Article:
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[hyoo-mil-ee-ey-ting or, often, yoo-] /hyuˈmɪl iˌeɪ tɪŋ or, often, yu-/
lowering the pride, self-respect, or dignity of a person; mortifying:
Such a humiliating defeat was good for his overblown ego.
Origin of humiliating
1750-60; humiliate + -ing2
Related forms
humiliatingly, adverb
self-humiliating, adjective
unhumiliating, adjective
unhumiliatingly, adverb


[hyoo-mil-ee-eyt or, often, yoo-] /hyuˈmɪl iˌeɪt or, often, yu-/
verb (used with object), humiliated, humiliating.
to cause (a person) a painful loss of pride, self-respect, or dignity; mortify.
1525-35; < Late Latin humiliātus (past participle of humiliāre to humble), equivalent to Latin humili(s) humble + -ātus -ate1
Related forms
humiliator, noun
[hyoo-mil-ee-uh-tawr-ee, -tohr-ee or, often, yoo-] /hyuˈmɪl i əˌtɔr i, -ˌtoʊr i or, often, yu-/ (Show IPA),
humiliative, adjective
rehumiliate, verb (used with object), rehumiliated, rehumiliating.
unhumiliated, adjective
dishonor, disgrace, shame; degrade, abase, debase. See humble.
exalt, honor. Unabridged
Based on the Random House Dictionary, © Random House, Inc. 2015.
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Examples from the web for humiliating
  • If their probe did fail it would be pretty humiliating for them.
  • But my body, shivering and contracting in dangerous and humiliating ways, is unconvinced.
  • At one point, a snowman is dragged into a studio and forced to pose with kittens-while not violent, it was certainly humiliating.
  • His one and only audition proved a humiliating failure: he was dismissed as wooden and expressionless.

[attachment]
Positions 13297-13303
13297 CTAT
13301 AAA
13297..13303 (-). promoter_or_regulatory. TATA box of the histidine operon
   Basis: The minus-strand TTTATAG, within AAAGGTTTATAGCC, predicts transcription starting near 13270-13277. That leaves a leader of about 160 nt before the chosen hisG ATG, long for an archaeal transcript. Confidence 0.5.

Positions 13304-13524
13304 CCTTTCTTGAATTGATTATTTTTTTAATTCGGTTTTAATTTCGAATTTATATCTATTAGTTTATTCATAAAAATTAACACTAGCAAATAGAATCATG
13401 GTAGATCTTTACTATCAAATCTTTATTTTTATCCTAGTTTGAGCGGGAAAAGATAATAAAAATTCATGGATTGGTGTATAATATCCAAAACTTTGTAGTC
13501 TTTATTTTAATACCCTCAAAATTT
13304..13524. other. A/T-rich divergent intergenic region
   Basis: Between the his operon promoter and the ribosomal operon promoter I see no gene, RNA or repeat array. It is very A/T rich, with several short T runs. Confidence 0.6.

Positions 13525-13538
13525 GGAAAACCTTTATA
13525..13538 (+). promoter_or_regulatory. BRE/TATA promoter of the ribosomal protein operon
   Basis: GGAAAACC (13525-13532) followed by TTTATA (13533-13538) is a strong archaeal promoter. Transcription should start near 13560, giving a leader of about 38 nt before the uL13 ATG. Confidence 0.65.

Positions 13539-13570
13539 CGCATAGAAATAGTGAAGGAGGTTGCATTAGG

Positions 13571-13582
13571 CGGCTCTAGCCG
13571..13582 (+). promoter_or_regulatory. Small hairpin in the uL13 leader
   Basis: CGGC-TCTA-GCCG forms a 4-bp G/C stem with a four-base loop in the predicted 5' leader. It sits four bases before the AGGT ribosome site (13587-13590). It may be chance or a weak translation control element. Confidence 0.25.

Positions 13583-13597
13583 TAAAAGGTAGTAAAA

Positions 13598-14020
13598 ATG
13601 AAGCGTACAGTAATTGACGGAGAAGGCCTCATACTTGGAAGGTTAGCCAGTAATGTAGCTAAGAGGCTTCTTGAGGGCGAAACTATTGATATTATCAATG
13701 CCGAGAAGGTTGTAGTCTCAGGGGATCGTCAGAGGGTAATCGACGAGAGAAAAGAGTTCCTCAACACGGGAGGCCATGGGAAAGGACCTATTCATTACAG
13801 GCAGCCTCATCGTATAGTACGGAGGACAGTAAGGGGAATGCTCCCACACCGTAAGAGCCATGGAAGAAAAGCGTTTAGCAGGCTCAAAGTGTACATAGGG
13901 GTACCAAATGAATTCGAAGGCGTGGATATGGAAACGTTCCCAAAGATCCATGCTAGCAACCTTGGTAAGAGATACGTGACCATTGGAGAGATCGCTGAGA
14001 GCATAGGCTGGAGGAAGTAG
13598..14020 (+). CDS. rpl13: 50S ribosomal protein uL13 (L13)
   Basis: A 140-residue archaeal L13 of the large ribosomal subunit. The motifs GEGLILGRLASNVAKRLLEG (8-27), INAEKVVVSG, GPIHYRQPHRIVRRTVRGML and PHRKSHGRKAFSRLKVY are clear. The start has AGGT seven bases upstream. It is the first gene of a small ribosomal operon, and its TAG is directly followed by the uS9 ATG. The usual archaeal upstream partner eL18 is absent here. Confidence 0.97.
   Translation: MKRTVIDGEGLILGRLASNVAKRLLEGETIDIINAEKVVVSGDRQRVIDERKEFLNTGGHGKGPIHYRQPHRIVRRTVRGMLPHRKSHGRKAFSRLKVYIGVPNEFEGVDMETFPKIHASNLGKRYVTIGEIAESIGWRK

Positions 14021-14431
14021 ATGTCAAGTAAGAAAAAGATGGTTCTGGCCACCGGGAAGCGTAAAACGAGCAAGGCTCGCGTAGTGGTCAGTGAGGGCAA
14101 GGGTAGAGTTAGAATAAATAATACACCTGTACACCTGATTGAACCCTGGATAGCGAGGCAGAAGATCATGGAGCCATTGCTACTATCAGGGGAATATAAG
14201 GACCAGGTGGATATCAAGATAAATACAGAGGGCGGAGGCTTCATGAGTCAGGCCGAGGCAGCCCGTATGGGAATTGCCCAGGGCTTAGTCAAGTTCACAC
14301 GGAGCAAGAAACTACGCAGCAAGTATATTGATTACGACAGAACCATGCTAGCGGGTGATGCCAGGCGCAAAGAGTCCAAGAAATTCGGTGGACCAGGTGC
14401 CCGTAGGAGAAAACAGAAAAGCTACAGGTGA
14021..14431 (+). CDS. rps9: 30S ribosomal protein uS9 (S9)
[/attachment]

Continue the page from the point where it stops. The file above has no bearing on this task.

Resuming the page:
• We have not freed ourselves from a primitive economic structure and humiliating dependence on raw materials.
  • Literary awards are inherently subjective, potentially corrupting, and oftentimes humiliating.
  • The quest for victory by updated armies brought a series of humiliating defeats.
  • Once a bomber has completed his declaration, it would be humiliating for him to back out of the mission.
  • The question was how to escape from this humiliating condition.
  • Thus began a cycle of vertiginous triumph followed by humiliating failure.
British Dictionary definitions for humiliating


(transitive) to lower or hurt the dignity or pride of
Derived Forms
humiliated, adjective
humiliating, adjective
humiliatingly, adverb
humiliation, noun
humiliative (hjuːˈmɪljətɪv) adjective
humiliator, noun
humiliatory, adjective
Word Origin
C16: from Late Latin humiliāre, from Latin humilishumble
Collins English Dictionary - Complete & Unabridged 2012 Digital Edition
© William Collins Sons & Co. Ltd. 1979, 1986 © HarperCollins
Publishers 1998, 2000, 2003, 2005, 2006, 2007, 2009, 2012
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Word Origin and History for humiliating



1530s, perhaps a back-formation from humiliation. Related: Humiliated; humiliating; humiliatingly.

Online Etymology Dictionary, © 2010 Douglas Harper
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